KNOXVILLE (WATE) – Knoxville College has a rich history in the community, but over the last decade, the college has been crumbling.
Shards of broken glass and long abandoned classrooms are all that’s left in many of the Knoxville College buildings.
“It is pretty much a ghost town,” Mechanicsville resident Brenda Oglesby said.
Oglesby lives across the street from the college and said she hardly ever sees activity on the campus.
“I didn’t see no cars up there, no college people, anybody for about three or four months,” Oglesby said. “Honestly, I thought they shut it down.”
The school is still in fact open, though according to recent board member Frank Shanklin, enrollment at the school is plummeting.
“I believe you have 35 students there now,” Shanklin said. “Faculty members, you probably have 10, maybe 15.”
A campus in disrepair
Knoxville College lost accreditation in 1997 and with it, student access to federal funding.
6 News obtained IRS records showing in 2011, the school had a more than $4 million deficit. That lack of funding has led to the deteriorating campus.
“People who come back for the first time in 30, 40, 50 years, they’re devastated by the looks,” Knoxville College alumnus and Executive Director of the Beck Center Robert Booker said.
Inspection reports with the City of Knoxville show McKee Hall, formerly one of the main campus buildings, was ruled “not safe for occupancy.”
Other buildings across the campus have signs saying the buildings are off limits. Even others are boarded up.
For more than two months, 6 News worked to contact the school’s president Dr. Evelyn Hallman to find out what the school is doing to improve conditions.
We left multiple messages and showed up to her office several times, but never made contact with her. We still haven’t heard back.
Shanklin said the school has hired recruiters to bring in more local students and said administrators are working on fundraising within the community.
“The struggles are hard, but we’re open,” Shanklin said. “We’re keeping the lights on but we need everyone’s help. I think it’s worth saving because of the memories of what it used to be.”
Knoxville College used to participate in a work study program with Pilot, but a spokesperson for Pilot Flying J said that program has been over for at least six years.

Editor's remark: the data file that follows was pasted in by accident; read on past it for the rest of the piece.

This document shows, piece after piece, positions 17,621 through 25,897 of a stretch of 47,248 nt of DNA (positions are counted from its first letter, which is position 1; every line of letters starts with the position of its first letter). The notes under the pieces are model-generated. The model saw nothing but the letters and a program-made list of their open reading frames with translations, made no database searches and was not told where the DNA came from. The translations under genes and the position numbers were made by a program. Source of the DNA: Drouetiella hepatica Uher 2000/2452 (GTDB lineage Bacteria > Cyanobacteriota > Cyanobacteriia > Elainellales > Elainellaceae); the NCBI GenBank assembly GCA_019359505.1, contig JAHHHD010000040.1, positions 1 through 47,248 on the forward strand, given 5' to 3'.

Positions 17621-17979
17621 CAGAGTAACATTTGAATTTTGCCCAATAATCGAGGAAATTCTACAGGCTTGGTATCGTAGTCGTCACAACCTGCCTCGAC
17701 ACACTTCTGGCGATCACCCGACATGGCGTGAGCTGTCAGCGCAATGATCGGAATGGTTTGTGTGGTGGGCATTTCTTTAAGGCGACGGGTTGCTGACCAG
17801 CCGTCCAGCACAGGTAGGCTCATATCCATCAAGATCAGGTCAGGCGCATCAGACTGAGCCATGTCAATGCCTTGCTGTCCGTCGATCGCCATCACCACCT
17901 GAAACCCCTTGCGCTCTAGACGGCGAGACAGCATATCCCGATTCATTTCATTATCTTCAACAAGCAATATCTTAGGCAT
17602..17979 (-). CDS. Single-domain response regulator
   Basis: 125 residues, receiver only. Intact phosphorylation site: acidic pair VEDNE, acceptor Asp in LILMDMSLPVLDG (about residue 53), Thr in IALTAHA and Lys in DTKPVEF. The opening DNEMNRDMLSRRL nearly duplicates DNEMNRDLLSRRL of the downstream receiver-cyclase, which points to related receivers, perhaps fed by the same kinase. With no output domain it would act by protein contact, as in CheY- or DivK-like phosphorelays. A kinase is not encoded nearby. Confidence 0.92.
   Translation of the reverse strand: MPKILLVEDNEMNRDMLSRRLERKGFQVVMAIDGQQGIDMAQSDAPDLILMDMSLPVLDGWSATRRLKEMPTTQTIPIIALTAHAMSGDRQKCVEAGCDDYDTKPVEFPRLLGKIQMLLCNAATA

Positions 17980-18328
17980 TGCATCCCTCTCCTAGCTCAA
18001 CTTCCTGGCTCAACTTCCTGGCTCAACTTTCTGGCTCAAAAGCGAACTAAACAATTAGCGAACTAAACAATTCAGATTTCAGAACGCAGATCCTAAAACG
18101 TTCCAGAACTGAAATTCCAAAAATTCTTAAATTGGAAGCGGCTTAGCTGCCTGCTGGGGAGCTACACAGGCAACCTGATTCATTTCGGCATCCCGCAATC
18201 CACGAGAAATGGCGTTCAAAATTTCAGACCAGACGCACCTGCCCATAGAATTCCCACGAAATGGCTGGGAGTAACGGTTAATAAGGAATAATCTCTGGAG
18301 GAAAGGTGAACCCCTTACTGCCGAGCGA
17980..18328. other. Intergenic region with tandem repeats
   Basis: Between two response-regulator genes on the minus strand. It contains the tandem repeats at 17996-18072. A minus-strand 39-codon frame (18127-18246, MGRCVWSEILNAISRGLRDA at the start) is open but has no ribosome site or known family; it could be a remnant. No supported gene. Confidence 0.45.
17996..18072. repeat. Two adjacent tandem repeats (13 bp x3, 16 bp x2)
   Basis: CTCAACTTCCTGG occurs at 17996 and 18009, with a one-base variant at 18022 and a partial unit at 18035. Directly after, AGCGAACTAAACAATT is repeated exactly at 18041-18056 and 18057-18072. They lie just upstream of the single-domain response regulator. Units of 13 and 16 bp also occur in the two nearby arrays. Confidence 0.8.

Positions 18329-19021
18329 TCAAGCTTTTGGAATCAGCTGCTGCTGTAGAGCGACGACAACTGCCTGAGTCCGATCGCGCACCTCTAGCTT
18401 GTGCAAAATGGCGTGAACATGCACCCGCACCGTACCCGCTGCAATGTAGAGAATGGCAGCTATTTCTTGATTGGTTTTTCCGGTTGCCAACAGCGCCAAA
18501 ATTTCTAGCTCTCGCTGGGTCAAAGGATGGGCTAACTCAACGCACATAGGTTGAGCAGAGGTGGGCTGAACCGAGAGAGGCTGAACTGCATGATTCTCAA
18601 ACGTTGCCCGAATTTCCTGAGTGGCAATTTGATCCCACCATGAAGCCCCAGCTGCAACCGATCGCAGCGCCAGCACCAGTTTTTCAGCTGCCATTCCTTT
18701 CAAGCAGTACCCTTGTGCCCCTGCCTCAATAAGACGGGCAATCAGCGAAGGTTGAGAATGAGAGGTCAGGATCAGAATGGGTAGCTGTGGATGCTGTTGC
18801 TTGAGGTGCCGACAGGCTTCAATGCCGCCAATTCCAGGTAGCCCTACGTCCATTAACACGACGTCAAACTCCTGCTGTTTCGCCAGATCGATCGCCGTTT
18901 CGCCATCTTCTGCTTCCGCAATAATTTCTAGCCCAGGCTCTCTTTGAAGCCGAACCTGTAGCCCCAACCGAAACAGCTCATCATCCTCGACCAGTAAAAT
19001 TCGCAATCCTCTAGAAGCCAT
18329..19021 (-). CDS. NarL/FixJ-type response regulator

Robert Booker graduated from Knoxville College in 1962 when he said the school had between 600 and 700 students.
“It was a place where everybody knew everybody,” Booker said. “It was just a great family atmosphere.”
Booker said as a historically black college, the school made special efforts to help its students succeed.
“If a person came from a large ghetto for example, the college gave testing to find where you were and it used remedial classes and other efforts to get you up to par,” Booker said.
“Knoxville College has contributed mightily to the economy of our city, the cultural well-being of our city so it really has been a great asset over the years,” Booker said.
Knoxville College was originally accredited with the Southern Association of Colleges and Schools, Commission on Colleges. They were reaffirmed in 1992, but denied in 1997.
Knoxville College has submitted an application with the Accrediting Council for Independent Colleges and Schools, and that application is still pending.
ACICS said the agency will conduct a site visit and will then give the school three months to fix any deficiencies they may find after visiting the school and meeting with administrators.
“I think it’s worth keeping because, I mean, that’s got a lot of history and the history is something we need to keep,” Oglesby said.